Generally the control circuit 7 is made an integrated circuit, to reduce the size of the device, and in this case it has its own predetermined voltage as a power supply voltage or a reference voltage. And for example when it has a voltage of about 5V, by providing a circuit for tripling this, ideally a voltage of about 15V can be obtained, and when it has a voltage of about 8V, by providing a circuit for doubling this, ideally a voltage of about 16V can be obtained. Consequently, it is possible to secure an ample value as the voltage necessary for the drive control part 15.

FIG. 3 shows a circuit construction example 16 for a case where VDD=5V. Here, circuit components other than capacitors C1, C2 and C3 are integrated and formed inside a control IC 17 (that is, the capacitors C1 through C3 are made peripheral components of the control IC 17).

A clock signal ‘CK’ from a signal-generating part (not shown) is supplied to the control terminals of switch devices Q1 through Q4 (although transistors such as FETs are used, they are shown with simple symbols in the figure) to regulate their ON/OFF states. That is, the switch devices Q1 and Q2 are connected in series and Q1, which is on a high stage side, is connected to a VDD power supply terminal PS and to one terminal (a non-control terminal) of Q2, which is on a low stage side. The control terminal of Q1 is directly supplied with the clock signal CK, and the control terminal of Q2 is supplied with the clock signal CK by way of a NOT (logical negative) gate ‘NT1’.

The switch devices Q3 and Q4 are connected in series, and Q3, which is on the high stage side, is connected to the VDD power supply terminal PS and to one terminal (a non-control terminal) of Q4, which is on the low stage side. The control terminal of Q3 is supplied with the clock signal CK by way of a NOT (logical negative) gate ‘NT2’, and the control terminal of Q4 is supplied with the clock signal CK by directly.

The capacitors C1, C2 and C3 have equal capacitances and are each connected to connection terminals of the control IC 17.

The capacitor C1 has one side connected to the power supply terminal PS by way of a diode D1 (one terminal of the capacitor C1 is connected to the cathode of the diode D1, and the anode of the diode D1 is connected to the power supply terminal PS), and the other side of the capacitor C1 is connected to the connection point between the switch devices Q1 and Q2.

The capacitor C2 has one side connected to the diode D1 by way of a diode D2 (one terminal of the capacitor C2 is connected to the cathode of the diode D2, and the anode of the diode D2 is connected to the cathode of the diode D1), and the other side of the capacitor C2 is connected to the connection point between the switch devices Q3 and Q4.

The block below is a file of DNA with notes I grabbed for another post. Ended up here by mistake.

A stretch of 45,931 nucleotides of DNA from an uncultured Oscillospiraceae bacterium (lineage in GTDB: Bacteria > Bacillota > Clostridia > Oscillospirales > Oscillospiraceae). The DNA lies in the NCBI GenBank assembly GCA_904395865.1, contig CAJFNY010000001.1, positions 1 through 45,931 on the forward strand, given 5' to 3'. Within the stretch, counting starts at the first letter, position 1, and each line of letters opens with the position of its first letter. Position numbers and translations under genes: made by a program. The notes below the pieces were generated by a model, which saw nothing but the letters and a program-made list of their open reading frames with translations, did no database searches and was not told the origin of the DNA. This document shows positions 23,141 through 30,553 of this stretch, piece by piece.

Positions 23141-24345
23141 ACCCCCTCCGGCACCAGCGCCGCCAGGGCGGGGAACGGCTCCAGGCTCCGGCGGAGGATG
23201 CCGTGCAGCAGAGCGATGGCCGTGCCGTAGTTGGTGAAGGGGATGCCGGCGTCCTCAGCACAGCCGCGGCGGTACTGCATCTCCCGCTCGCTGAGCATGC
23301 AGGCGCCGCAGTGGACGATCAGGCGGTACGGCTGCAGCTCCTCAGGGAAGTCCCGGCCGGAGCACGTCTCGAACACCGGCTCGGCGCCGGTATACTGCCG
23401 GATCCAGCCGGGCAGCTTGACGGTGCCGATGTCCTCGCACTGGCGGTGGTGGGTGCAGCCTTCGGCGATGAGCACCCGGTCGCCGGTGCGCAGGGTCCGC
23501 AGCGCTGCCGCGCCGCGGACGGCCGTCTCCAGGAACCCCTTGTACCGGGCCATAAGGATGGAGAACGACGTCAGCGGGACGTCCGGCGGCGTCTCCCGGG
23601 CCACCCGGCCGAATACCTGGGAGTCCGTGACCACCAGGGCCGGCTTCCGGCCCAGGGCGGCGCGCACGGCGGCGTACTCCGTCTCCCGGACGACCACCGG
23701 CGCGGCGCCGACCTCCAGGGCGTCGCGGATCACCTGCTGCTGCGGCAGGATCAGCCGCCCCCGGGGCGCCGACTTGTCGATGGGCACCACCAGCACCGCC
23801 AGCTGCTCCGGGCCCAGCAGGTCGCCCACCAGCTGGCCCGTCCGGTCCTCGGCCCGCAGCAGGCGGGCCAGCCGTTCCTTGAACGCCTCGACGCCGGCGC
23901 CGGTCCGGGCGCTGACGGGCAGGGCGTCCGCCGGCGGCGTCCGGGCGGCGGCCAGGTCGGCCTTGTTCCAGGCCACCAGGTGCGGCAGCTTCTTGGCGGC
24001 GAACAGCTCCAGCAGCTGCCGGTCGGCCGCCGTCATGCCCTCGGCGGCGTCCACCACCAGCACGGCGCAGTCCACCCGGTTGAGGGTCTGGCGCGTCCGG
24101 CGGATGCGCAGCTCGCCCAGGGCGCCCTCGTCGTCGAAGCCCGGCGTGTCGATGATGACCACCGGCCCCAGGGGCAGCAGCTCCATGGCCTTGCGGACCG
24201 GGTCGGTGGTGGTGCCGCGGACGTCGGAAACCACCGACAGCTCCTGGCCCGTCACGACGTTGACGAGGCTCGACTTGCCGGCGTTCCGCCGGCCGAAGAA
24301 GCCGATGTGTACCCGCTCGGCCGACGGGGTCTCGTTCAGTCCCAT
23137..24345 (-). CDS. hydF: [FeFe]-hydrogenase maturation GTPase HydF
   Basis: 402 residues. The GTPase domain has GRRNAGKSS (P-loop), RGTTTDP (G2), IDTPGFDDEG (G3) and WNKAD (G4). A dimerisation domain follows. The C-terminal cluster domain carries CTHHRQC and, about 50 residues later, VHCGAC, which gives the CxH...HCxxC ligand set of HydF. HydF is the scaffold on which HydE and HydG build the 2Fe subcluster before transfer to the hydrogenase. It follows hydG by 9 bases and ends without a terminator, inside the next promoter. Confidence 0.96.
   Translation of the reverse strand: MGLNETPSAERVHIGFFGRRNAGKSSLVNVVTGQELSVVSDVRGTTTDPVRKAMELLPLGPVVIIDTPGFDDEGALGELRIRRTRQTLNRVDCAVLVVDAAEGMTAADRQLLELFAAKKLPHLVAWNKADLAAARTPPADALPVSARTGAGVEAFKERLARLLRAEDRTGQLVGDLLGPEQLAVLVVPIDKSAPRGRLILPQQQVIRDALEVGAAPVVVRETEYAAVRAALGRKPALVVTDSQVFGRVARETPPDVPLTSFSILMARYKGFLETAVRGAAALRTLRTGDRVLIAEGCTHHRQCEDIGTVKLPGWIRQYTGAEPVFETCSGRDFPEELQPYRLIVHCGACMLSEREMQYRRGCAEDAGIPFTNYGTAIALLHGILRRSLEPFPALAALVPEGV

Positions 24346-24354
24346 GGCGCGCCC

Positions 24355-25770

The capacitor C3 has one side connected to the cathode of a diode D3 and the other side grounded, and the anode of the diode D3 is connected to the cathode of the diode D2.

FIG. 4 shows the waveforms of the different parts, and the meanings of the symbols in this figure are as-follows:

“I1”=the current flowing from the VDD terminal PS through the diode D1 to the switch device Q2, charging the capacitor C1

“I2”=the current flowing from the VDD terminal PS via the switch device Q1 through C1 and D2 to the switch device Q4, charging the capacitor C2

“I3”=the current flowing from the VDD terminal PS via the switch device Q3 through C2 and D3, charging the capacitor C3

“ts”=the start point of the rise of CK

“te”=the start point of the fall of CK

“CK” is the clock signal (rectangular wave signal) mentioned above, and in the figure ‘I1’ and ‘I3’ are shown by the same line. The respective routes of I1 through I3 are shown in FIG. 3.

When the clock signal CK rises to its H (high) level, the switch devices Q1 and Q4 become ON, and consequently a current I2 flows as a charge transfer path (in FIG. 4, I2 rises at the time ts). That is, a charge is transferred from C1 to C2.

When the clock signal CK falls to the L (low) level, the switch devices Q2 and Q3 become ON, and currents I1 and I3 flow (in FIG. 4, I1 and I3 rise at the time te). That is, charging of C1 and charge transfer from C2 to C3 are carried out.

As a result of this cycle being repeated in accordance with the clock signal CK, tripling of the VDD is carried out, and consequently at the capacitor C3 ‘3.VDD−3.Vf≈13V’ (Vf being the forward voltage drop) is obtained, and this voltage is sent out to the DC-AC converter circuit 4.

FIG. 5 shows a circuit construction example 18, for a case where VDD=8V. Here, a voltage-doubling construction is used.